• December 16th, 2011
  • Dafiq Hussein

Telefónica has announced that it is cutting its dividends just a few months after saying that its pay-out rate was locked. This move is likely to shock those who have invested in the indebted Spanish telecoms operator and it is also likely to now call into question the sustainability of shareholder pay-outs by competitors.

Telefónica is the Eurozone’s largest telecoms company by market capitalisation. They have said that changes in market conditions have forced them to lower their 2012 pay-out from a forecasted €1.75 per share to €1.50 per share.

The Spanish state monopoly reported in November that it experienced its first quarterly loss in nine years, and that sales were beginning to drop in its home market. They had to axe an astonishing 6,500 jobs. The Spanish division, which was once the flagship for Telefónica, has now also been combined with its European unit.

Chief Financial Officer, Ángel Vilá, has stated that the cuts would now allow the group greater “financial flexibility”, whilst allowing them to pay their investors. He has been quoted saying: “Paying dividends is in our DNA. It became clear to us that our remuneration commitments were not being recognised by the market.” Whether they will be able offer lower rates for international calling however, is something we simply cannot speculate.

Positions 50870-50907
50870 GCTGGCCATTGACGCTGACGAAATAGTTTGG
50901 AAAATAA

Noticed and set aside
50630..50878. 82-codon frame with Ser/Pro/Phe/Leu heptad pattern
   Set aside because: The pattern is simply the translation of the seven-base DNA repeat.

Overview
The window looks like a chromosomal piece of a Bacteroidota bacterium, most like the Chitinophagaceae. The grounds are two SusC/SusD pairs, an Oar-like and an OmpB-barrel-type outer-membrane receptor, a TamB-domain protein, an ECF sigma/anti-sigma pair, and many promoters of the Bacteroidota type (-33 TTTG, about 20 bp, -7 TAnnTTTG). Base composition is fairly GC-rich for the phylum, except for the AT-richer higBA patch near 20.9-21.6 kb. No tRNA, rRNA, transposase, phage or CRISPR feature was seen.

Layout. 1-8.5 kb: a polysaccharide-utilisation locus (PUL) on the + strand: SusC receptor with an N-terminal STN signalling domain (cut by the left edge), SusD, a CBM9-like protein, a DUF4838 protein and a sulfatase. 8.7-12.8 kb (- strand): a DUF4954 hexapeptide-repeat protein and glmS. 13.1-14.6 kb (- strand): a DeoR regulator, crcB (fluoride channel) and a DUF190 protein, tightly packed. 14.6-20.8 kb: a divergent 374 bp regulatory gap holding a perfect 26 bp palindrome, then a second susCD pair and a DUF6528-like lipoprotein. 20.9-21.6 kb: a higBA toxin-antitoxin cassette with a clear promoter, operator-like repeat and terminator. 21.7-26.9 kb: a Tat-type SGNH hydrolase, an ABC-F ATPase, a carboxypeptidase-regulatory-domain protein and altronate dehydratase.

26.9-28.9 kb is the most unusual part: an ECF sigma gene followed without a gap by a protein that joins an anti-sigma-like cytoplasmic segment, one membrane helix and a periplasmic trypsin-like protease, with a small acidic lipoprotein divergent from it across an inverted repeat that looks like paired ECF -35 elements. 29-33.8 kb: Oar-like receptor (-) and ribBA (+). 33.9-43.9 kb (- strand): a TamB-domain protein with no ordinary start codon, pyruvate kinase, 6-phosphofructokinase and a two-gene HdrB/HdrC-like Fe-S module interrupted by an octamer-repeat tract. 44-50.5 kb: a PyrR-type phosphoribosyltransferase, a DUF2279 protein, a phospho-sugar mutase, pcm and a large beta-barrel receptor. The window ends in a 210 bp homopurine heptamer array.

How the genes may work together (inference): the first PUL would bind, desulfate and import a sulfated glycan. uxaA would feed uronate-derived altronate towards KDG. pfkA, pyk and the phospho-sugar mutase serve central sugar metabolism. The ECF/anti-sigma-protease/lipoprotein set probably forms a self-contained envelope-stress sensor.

It has been announced that analysts have said that the decision would surprise investors in telecoms companies due to the fact that they have historically been fairly safe investments as a result of their rather high dividends.

An analyst at Bernstein, Robin Bienenstock, has said that the cut represents a major psychological shift for Telefónica.

Some analysts have also argued that the former dividend pay-out was simply unsustainable as they struggled with the decline in sales in the economically unstable Spanish environment.

Mounting costs in the last few years have put a real squeeze on telecoms companies as they have attempted to improve networks and pay for expensive next generation technologies, including 4G services around Europe.

It is little surprise that Telefónica has had to cut jobs, and to be honest, it is also little surprise that they have had to reduce their dividends pay-outs, especially in the light of the financial turmoil Spain, and much of the rest of Europe finds itself in.